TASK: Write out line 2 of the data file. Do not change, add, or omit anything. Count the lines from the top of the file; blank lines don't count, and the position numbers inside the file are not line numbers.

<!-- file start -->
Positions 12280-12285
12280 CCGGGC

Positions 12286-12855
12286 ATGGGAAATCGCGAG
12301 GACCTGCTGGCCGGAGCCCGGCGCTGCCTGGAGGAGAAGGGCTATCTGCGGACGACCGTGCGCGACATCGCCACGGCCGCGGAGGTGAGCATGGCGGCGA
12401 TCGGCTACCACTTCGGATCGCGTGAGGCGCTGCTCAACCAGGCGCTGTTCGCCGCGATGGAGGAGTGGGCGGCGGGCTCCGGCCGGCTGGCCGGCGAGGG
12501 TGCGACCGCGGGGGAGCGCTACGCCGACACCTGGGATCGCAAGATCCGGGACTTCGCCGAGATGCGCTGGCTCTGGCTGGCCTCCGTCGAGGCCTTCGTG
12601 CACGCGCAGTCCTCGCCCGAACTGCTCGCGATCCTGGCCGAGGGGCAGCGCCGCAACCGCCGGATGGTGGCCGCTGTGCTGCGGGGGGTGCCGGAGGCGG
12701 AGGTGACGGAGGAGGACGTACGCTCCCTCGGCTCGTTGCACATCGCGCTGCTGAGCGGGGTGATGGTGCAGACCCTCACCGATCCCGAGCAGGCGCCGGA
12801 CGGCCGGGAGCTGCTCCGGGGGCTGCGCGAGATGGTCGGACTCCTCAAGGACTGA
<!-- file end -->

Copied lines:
12280 CCGGGC